Managing Children With Low-Risk Blunt Abdominal Trauma

Managing Children With Low-Risk Blunt Abdominal Trauma

Intra-abdominal injuries resulting from blunt torso trauma are a leading cause of morbidity in children and account for a significant number of ED admissions each year. Identifying these injuries early is critical to reducing morbidity and mortality from delayed or missed diagnoses. In recent years, CT has become standard for diagnosing many traumatic injuries, including those within the abdomen. At the same time, however, CT use in trauma and emergency care has expanded much faster than evidence for its use. “CT provides detailed and useful information about injuries and helps clinicians make informed management decisions,” explains James F. Holmes, MD, MPH, “but it also has its drawbacks. It exposes patients to relatively large radiation dosages, putting them at risk for radiation-induced malignancies.” Testing a Prediction Rule on Blunt Torso Trauma Recently, several smaller investigations have suggested that children with blunt torso trauma can be stratified by risk for intra-abdominal injury using a combination of readily accessible clinical factors. These studies, however, have been limited by their retrospective or single-center study designs and small samples. In an effort to overcome these limitations, Dr. Holmes and colleagues had a study published in Annals of Emergency Medicine that aimed to derive a prediction rule that identifies children with blunt torso trauma for whom CT would generally not be indicated. More than 12,000 children (average age, 11.1 years) from 20 EDs with blunt torso trauma were enrolled in the prospective analysis by Dr. Holmes’s study team. A prediction rule was created using a seven-item checklist that included patient history and physical examination variables readily available without the need for using laboratory or ultrasound...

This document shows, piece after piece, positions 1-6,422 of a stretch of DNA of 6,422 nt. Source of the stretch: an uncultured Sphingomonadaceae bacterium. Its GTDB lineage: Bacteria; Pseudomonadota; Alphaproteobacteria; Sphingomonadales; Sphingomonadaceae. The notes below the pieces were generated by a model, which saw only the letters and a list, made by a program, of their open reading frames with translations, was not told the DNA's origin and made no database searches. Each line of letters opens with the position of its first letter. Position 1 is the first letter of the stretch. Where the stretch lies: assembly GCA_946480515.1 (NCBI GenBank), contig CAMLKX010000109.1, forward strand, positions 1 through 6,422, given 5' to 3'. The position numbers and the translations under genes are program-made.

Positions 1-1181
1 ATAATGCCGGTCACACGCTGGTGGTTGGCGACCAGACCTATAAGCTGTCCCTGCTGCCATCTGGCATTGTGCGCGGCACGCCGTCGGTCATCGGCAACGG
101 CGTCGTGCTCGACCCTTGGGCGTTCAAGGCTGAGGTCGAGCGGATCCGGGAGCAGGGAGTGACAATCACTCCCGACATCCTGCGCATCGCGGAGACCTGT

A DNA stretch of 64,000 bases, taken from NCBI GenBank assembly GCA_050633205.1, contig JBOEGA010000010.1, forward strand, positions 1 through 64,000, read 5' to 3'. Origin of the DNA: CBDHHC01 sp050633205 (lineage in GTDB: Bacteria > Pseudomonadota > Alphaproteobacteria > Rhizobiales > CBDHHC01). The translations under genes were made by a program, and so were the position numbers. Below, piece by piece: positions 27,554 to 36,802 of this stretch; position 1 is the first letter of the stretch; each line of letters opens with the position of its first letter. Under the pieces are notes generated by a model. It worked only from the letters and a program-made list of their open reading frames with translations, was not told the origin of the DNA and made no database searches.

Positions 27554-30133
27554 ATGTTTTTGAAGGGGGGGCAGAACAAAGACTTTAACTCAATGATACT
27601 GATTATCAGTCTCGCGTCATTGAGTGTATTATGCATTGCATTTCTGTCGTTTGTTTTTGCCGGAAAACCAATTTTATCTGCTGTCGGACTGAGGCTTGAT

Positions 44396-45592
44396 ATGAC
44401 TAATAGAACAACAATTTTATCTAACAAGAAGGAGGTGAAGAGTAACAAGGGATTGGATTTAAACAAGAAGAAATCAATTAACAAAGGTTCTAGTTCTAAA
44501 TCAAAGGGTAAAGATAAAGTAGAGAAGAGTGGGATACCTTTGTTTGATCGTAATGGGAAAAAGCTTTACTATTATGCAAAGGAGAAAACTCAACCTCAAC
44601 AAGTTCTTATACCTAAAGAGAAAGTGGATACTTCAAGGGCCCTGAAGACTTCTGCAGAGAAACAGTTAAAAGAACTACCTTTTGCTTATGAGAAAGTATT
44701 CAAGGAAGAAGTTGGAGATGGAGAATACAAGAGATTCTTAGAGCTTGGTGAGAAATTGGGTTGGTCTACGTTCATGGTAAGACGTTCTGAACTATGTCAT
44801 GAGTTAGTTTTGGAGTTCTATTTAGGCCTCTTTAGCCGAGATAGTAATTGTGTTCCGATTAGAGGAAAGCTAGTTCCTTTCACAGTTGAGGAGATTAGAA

Extending Survival After Inoperable Pancreatic Cancer

Extending Survival After Inoperable Pancreatic Cancer